Last week, the CCI director general filed a report based on complaints from Bharat Matrimony, a service that facilitates arranged marriages, and Consumer Unity and Trust Society, a local nonprofit.
The complaints were corroborated by some of the 30 Internet companies that responded to the CCI, including Flipkart, Facebook, Nokia's maps division, MakeMyTrip and Hungama Digital, The Economic Times reported.
According to the report, Google displays its own content and services more prominently in search results than other sources that have higher hit rates.
The report also says that sponsored links shown in search results depend on the amount of advertising money Google receives from its clients. Ecommerce portal Flipkart said it found that search results were directly correlated with the amount of money it spent on advertising with Google.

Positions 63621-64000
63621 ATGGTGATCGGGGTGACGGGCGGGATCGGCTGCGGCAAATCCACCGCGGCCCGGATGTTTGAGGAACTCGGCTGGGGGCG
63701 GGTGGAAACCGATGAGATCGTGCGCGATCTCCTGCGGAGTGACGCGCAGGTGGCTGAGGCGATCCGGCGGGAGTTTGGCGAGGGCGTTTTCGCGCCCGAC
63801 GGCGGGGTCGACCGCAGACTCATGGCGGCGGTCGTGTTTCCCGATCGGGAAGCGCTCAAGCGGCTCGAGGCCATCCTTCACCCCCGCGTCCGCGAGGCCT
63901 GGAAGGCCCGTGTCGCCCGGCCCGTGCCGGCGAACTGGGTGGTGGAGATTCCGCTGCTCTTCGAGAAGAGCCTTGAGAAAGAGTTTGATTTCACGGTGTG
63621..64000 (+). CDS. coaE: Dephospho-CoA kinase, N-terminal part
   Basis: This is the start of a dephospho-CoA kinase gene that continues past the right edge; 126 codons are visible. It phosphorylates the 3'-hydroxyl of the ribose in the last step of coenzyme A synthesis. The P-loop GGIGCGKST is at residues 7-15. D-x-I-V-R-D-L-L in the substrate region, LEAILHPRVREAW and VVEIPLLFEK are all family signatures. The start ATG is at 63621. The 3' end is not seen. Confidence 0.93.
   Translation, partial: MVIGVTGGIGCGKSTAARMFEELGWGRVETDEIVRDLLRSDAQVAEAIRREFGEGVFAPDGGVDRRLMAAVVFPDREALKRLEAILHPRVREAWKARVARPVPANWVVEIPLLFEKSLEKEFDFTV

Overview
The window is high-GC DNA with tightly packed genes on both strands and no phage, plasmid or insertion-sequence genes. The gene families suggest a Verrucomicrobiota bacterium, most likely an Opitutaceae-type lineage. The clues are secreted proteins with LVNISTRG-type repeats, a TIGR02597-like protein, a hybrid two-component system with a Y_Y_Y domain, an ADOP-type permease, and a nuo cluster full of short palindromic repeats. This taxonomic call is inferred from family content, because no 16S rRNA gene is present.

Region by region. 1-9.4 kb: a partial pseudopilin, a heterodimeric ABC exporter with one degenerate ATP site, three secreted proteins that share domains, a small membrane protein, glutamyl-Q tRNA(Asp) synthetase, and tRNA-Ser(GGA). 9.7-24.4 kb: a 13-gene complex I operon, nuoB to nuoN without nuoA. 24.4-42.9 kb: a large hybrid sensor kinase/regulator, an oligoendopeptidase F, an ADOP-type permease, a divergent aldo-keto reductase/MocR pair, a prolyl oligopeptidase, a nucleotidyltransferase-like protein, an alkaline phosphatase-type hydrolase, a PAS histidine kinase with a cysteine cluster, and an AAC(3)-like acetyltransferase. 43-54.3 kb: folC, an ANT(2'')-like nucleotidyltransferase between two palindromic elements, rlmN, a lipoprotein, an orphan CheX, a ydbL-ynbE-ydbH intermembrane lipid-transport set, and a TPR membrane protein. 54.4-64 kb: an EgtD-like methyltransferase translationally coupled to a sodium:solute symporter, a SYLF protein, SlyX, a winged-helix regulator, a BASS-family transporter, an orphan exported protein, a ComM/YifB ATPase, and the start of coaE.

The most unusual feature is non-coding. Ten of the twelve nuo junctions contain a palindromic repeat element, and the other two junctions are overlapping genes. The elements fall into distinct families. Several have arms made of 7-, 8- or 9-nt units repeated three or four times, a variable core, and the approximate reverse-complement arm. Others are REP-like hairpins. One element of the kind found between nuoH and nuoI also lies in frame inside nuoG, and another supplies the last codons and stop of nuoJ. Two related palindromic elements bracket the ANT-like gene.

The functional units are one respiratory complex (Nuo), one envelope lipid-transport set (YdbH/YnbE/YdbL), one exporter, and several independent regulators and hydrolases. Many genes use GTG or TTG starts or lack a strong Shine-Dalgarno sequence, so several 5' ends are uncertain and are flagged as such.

Google has until September 10 to respond to the CCI, and appear in front of a commission a week after that.
"We're currently reviewing this report from the CCI's ongoing investigation," a Google spokesperson said. "We continue to work closely with the CCI and remain confident that we comply fully with India's competition laws.
"Regulators and courts around the world, including in the US, Germany, Taiwan, Egypt and Brazil, have looked into and found no concerns on many of the issues raised in this report."
If found guilty, Google could face a fine of up to 10 percent of its income, which was more than $14 billion last year.
The company was fined $166,000 by the CCI in March for failing to cooperate in an antitrust investigation.
Google is facing similar charges brought by the European Union. In that case, the company could be fined up to $6.7 billion, or 10 percent of its annual revenue.